Date of Completion
Dr. Jennifer Mozeiko, Dr. Carl Coelho, Dr. Emily Myers
Field of Study
Speech, Language, and Hearing Sciences
Master of Arts
The goal of the present study is to provide a comprehensive overview of how speech-language pathologists (SLP) are currently assessing, treating, and discharging patients with mild aphasia. In addition, the present study aims to learn which factors may be limiting SLP involvement with this population and how, as a field, we can better serve these patients. A 26-question survey, consisting of both open-ended and closed ended questions, was developed and distributed via email and social media to selected groups of speech-language pathologists. A total of 133 speech-language pathologists responded to the survey. Reports of assessment, treatment, and discharge procedures were diverse; however, a number of central themes were observed. Speech language pathologists are currently emphasizing greater use of informal measures in assessing people with mild aphasia as compared to people with more severe forms of aphasia. Discharge procedures and recommendations were found to involve primarily referrals to the next level of care, recommendations for continued social interaction, and maintenance programs to preserve treatment progress. Speech-language pathologists reported the need for additional assessment tools and resources in order to better serve people with mild aphasia. Information gathered in this survey can be used in making recommendations and changes to current practice in order to improve how speech-language pathologists are providing services to individuals with mild aphasia.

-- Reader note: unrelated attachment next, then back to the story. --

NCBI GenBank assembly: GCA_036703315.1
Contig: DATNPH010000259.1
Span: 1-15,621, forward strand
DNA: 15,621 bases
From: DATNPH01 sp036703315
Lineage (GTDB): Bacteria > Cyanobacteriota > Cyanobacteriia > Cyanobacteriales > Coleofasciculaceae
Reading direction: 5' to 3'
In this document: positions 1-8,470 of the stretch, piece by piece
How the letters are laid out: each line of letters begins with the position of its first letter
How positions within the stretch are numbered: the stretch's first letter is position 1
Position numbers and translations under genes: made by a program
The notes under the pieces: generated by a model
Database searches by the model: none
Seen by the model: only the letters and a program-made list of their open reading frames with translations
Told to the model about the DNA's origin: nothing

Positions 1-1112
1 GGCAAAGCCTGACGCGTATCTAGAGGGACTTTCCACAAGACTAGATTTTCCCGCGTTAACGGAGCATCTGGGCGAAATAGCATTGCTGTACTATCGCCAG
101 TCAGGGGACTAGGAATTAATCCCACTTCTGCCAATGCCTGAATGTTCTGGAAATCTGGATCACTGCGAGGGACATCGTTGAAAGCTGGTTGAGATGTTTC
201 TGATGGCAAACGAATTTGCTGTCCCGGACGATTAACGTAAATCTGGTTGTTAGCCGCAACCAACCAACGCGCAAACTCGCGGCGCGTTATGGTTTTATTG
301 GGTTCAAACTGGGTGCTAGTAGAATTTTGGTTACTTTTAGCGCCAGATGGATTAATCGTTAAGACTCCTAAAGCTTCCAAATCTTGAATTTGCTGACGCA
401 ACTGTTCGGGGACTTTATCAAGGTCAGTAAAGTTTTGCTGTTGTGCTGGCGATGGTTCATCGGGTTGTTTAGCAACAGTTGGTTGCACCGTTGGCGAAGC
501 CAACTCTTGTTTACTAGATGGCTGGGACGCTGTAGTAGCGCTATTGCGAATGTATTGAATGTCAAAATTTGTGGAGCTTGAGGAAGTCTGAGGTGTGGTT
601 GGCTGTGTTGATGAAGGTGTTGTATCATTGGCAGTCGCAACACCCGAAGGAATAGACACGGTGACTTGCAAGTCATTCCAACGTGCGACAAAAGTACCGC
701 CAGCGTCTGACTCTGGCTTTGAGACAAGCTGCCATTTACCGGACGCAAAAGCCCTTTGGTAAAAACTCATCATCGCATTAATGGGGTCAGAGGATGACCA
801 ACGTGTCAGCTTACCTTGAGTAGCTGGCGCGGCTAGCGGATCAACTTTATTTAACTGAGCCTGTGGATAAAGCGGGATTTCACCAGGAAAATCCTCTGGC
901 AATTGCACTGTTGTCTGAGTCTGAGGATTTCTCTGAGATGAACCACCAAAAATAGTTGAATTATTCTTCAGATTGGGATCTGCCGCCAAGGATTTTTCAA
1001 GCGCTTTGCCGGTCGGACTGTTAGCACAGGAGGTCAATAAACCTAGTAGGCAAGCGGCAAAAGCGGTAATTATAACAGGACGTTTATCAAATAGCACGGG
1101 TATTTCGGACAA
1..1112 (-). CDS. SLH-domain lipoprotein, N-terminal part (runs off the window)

Pascariello, Andrea, "How SLPs Assess, Treat, and Make Discharge Decisions for People with Mild Aphasia: A Survey of Current Practice in the U.S." (2019). Master's Theses. 1376.
Dr. Jennifer Mozeiko